Apollo Alliance Ten-Point Plan for
Good Jobs and Energy Independence
1. Promote Advanced Technology & Hybrid Cars: Begin today to provide incentives for converting domestic assembly lines to manufacture highly efficient cars, transitioning the fleet to American made advanced technology vehicles, increasing consumer choice and strengthening the US auto industry.
2. Invest In More Efficient Factories: Make innovative use of the tax code and economic development systems to promote more efficient and profitable manufacturing while saving energy through environmental retrofits, improved boiler operations, and industrial cogeneration of electricity, retaining jobs by investing in plants and workers.
3. Encourage High Performance Building: Increase investment in construction of ìgreen buildingsî and energy efficient homes and offices through innovative financing and incentives, improved building operations, and updated codes and standards, helping working families, businesses, and government realize substantial cost savings.
4. Increase Use of Energy Efficient Appliances: Drive a new generation of highly efficient manufactured goods into widespread use, without driving jobs overseas, by linking higher energy standards to consumer and manufacturing incentives that increase demand for new durable goods and increase investment in US factories.
5. Modernize Electrical Infrastructure: Deploy the best available technology like scrubbers to existing plants, protecting jobs and the environment; research new technology to capture and sequester carbon and improve transmission for distributed renewable generation.
6. Expand Renewable Energy Development: Diversify energy sources by promoting existing technologies in solar, biomass and wind while setting ambitious but achievable goals for increasing renewable generation, and promoting state and local policy innovations that link clean energy and jobs.
7. Improve Transportation Options: Increase mobility, job access, and transportation choice by investing in effective multimodal networks including bicycle, local bus and rail transit, regional high-speed rail and magnetic levitation rail projects.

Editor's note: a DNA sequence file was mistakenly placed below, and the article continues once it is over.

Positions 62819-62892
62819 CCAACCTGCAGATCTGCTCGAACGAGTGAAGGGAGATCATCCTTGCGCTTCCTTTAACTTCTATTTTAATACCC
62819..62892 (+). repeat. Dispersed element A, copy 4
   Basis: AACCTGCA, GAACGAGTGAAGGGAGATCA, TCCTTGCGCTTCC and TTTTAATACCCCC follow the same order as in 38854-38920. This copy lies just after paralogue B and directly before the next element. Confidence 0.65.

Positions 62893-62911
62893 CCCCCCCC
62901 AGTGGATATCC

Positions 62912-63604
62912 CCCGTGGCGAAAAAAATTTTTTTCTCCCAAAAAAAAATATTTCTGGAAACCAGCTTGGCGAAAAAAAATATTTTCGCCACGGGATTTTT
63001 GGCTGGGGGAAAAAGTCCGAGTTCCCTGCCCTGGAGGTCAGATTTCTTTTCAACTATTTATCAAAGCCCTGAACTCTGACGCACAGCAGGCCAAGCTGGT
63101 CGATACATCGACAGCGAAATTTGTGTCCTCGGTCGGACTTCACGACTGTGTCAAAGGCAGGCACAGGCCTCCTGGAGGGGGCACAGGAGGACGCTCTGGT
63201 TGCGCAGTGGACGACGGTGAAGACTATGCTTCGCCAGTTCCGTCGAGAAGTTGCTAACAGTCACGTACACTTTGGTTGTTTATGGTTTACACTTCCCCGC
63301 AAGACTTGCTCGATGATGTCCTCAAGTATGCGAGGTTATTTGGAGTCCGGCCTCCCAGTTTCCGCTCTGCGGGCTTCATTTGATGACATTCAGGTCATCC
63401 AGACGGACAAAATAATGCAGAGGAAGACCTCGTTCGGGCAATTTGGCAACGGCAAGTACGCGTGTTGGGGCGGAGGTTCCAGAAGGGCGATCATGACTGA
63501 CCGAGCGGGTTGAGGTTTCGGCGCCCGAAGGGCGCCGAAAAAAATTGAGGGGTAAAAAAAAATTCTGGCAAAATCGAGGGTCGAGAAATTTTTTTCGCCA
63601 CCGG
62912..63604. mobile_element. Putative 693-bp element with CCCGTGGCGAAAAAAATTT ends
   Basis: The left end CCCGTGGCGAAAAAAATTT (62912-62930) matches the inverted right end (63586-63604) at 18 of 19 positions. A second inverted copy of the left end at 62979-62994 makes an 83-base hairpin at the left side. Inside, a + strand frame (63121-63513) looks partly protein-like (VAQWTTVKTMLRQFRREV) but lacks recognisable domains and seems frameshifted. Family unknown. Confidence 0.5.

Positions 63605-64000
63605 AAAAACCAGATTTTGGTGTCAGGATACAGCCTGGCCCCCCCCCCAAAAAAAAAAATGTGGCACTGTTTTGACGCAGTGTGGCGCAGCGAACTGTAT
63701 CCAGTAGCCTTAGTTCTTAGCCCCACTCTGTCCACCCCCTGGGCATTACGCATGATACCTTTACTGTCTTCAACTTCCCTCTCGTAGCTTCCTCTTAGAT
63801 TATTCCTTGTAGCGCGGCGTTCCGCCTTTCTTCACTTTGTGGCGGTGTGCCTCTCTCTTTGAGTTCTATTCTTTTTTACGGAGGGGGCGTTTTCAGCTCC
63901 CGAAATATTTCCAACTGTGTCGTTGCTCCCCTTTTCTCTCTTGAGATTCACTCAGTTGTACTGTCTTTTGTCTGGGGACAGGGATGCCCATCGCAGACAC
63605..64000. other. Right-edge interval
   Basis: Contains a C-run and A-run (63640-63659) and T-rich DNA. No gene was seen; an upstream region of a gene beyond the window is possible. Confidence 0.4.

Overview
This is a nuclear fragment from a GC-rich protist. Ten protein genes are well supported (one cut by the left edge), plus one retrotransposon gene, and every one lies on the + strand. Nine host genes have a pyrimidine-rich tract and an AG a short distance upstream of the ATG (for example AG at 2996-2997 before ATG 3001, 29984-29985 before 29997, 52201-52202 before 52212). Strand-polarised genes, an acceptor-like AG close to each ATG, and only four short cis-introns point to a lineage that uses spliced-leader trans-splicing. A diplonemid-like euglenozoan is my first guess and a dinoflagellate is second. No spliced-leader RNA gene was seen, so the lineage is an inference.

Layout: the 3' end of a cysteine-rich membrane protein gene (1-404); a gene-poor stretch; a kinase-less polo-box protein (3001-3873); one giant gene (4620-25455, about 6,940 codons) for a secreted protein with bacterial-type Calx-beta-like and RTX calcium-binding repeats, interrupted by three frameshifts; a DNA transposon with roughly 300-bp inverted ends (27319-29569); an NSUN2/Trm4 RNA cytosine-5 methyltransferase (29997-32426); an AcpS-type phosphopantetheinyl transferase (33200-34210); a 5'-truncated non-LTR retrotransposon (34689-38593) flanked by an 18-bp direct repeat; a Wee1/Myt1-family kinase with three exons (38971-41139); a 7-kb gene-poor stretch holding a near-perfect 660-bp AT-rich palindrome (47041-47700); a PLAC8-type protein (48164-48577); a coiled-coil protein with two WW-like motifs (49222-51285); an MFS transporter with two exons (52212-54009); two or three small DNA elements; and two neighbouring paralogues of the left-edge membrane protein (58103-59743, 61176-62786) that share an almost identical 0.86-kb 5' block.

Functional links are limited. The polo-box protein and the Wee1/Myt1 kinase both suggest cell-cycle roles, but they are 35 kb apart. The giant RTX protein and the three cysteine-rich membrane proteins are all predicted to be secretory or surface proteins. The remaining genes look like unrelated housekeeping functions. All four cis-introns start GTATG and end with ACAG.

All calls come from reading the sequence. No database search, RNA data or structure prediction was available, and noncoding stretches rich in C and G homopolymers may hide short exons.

8. Reinvest In Smart Urban Growth: Revitalize urban centers to promote strong cities and good jobs, by rebuilding and upgrading local infrastructure including road maintenance, bridge repair, and water and waste water systems, and by expanding redevelopment of idled urban ìbrownfieldî lands, and by improving metropolitan planning and governance.
9. Plan For A Hydrogen Future: Invest in long term research & development of hydrogen fuel cell technology, and deploy the infrastructure to support hydrogen powered cars and distributed electricity generation using stationary fuel cells, to create jobs in the industries of the future.
10. Preserve Regulatory Protections: Encourage balanced growth and investment through regulation that ensures energy diversity and system reliability, that protects workers and the environment, that rewards consumers, and that establishes a fair framework for emerging technologies.
© 2008 Apollo Alliance
For more informaion visit Apollo Alliance at:
• Global Warming: Why Aren't We Using More Alternative Energy? (4.15.13)
• Pennsylvania Court Deals Blow to Secrecy-Obsessed Fracking Industry (4.14.13)
• Fight over NDAA's police-state provisions continues in court (8.15.12)
* Green Party Jill Stein Interview, the Green New Deal (8.9.12)
More Trouble with
The $12,300,000,000 nuclear waste treatment plant continues to be plagued with overwhelming problems. The cost keeps rising, the completion date keeps being pushed back, design flaws keep emerging, and, if the plant should ever be completed, there is no assurance that a location can ever be found where the nearby residents will accept the treated wastes.
The waste treatment plant is supposed to be completed and operating by 2019. It’s designed to convert highly radio-active and toxic waste into glass blocks so that it can be safely stored underground.
But now, workers at the plant have discovered serious problems, and have made their discoveries known to the plant’s management and to the public. These whistleblowers have already found erosion and corrosion in piping and tanks, and the plant hasn’t even been built yet. It is vital that these problems be solved before the plant is completed, because the pipes and tanks lie inside what are known as black cells. Once the plant begins to operate, nobody can get into black cell areas for maintenance and repairs because of the high levels of radioactivity there.